Movement for Oneness and Jihad in West Africa says it is punishing France for intervening in Malian security affairs.
Groups linked to an offshoot of Al-Qaeda in the Islamic Maghreb (AQIM) control large swathes of northern Mali
A Malian group calling itself the Movement for Oneness and Jihad in West Africa (MUJAO) has claimed responsibility for the kidnapping of a French citizen two days ago.
Abu Walid Sahraoui, spokesperson for MUJAO, one of the groups occupying northern Mali, said on Thursday: "We claim responsibility for the kidnapping of the Frenchman in south-western Mali near the Mauritanian border."
The group said it would post a video of the hostage shortly.
Gilberto Rodriguez Leal, 61, was kidnapped on Wednesday and it was reported he was being held by jihadists, without specifying which armed group had him in their possession.
The kidnapping of Leal, who was born in Portugal but holds French citizenship, brings to 13 the total number of people held by force in the West African country. Seven of these are French nationals.
MUJAO, which describes itself as an offshoot of Al-Qaeda in the Islamic Maghreb (AQIM), has not provided details on its demands in exchange for the hostage.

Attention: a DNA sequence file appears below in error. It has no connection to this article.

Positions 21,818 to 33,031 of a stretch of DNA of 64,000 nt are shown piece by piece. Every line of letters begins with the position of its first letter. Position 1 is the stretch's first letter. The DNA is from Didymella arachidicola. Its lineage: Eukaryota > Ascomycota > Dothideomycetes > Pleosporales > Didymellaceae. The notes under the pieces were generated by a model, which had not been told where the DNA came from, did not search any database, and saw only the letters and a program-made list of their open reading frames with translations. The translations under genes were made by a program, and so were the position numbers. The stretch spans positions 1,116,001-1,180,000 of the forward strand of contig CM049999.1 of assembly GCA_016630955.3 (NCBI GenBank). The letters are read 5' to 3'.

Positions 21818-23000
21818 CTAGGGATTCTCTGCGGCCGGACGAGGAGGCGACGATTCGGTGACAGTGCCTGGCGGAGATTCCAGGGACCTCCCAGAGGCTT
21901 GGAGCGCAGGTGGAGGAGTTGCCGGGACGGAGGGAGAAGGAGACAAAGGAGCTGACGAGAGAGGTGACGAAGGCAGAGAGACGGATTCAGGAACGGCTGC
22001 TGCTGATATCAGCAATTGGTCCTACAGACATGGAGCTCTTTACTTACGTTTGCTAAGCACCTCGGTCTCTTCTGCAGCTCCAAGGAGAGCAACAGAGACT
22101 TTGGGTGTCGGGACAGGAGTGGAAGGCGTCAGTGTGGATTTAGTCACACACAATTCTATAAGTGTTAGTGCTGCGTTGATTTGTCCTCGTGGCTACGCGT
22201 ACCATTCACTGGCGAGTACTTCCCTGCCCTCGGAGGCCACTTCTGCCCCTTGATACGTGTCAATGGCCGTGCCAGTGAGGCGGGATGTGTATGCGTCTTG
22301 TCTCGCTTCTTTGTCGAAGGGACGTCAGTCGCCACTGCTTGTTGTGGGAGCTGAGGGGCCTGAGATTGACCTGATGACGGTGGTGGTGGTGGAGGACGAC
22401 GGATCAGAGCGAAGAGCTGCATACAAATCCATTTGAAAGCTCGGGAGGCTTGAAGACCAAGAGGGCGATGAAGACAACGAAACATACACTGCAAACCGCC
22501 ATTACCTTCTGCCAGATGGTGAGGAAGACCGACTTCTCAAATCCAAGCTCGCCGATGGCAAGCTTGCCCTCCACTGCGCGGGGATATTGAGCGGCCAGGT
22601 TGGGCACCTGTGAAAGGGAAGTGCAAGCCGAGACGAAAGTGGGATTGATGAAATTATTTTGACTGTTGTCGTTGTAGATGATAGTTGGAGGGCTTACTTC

"With God's blessing, the mujahedin are holding a Frenchman, whose country wants to lead armies against the Muslim people," Abdoul Hicham, a top MUJAO leader, told the AFP news agency.
France has been instrumental in drafting a UN Security Council resolution adopted last month which paves the way for the regional bloc ECOWAS to send troops to Mali to try to wrest control of the country's northern region from the fighters.
Mauritania's national news agency ANI reported that Leal was kidnapped on Tuesday night in the town of Diema in the western Kayes region bordering Mauritania and Senegal. But French sources said he was kidnapped in Nioro, further north.
Regional security sources told AFP that the hunt for Leal and his kidnappers was underway on Thursday.
"The search is continuing. Mali is in contact with its neighbours, especially Mauritania where the kidnappers could take the hostage before returning him to northern Mali," a security official told AFP on condition of anonymity.
Fighters linked to al-Qaeda took the entire north of Mali, an area the size of France or Texas, in the wake of the March 2012 coup.
They have since enforced a brutal form of sharia law, sparking fears the region could become the Afghanistan of Africa, with fighters carrying out Taliban-stlye attacks beyond Mali's borders.
Western governments, fearing they could become targets of the group, are backing regional plans for a military force to intervene in Mali and reclaim control of its north.
French foreign minister Laurent Fabius said on Thursday more still needed to be done before troops are deployed.
"We are not there yet," he told BMFTV. "Malian forces must first be reconstituted and neighbouring countries must provide elements. This is a matter that is first of all up to the Africans."
He added that the French government had intelligence that the hostage Leal was still alive.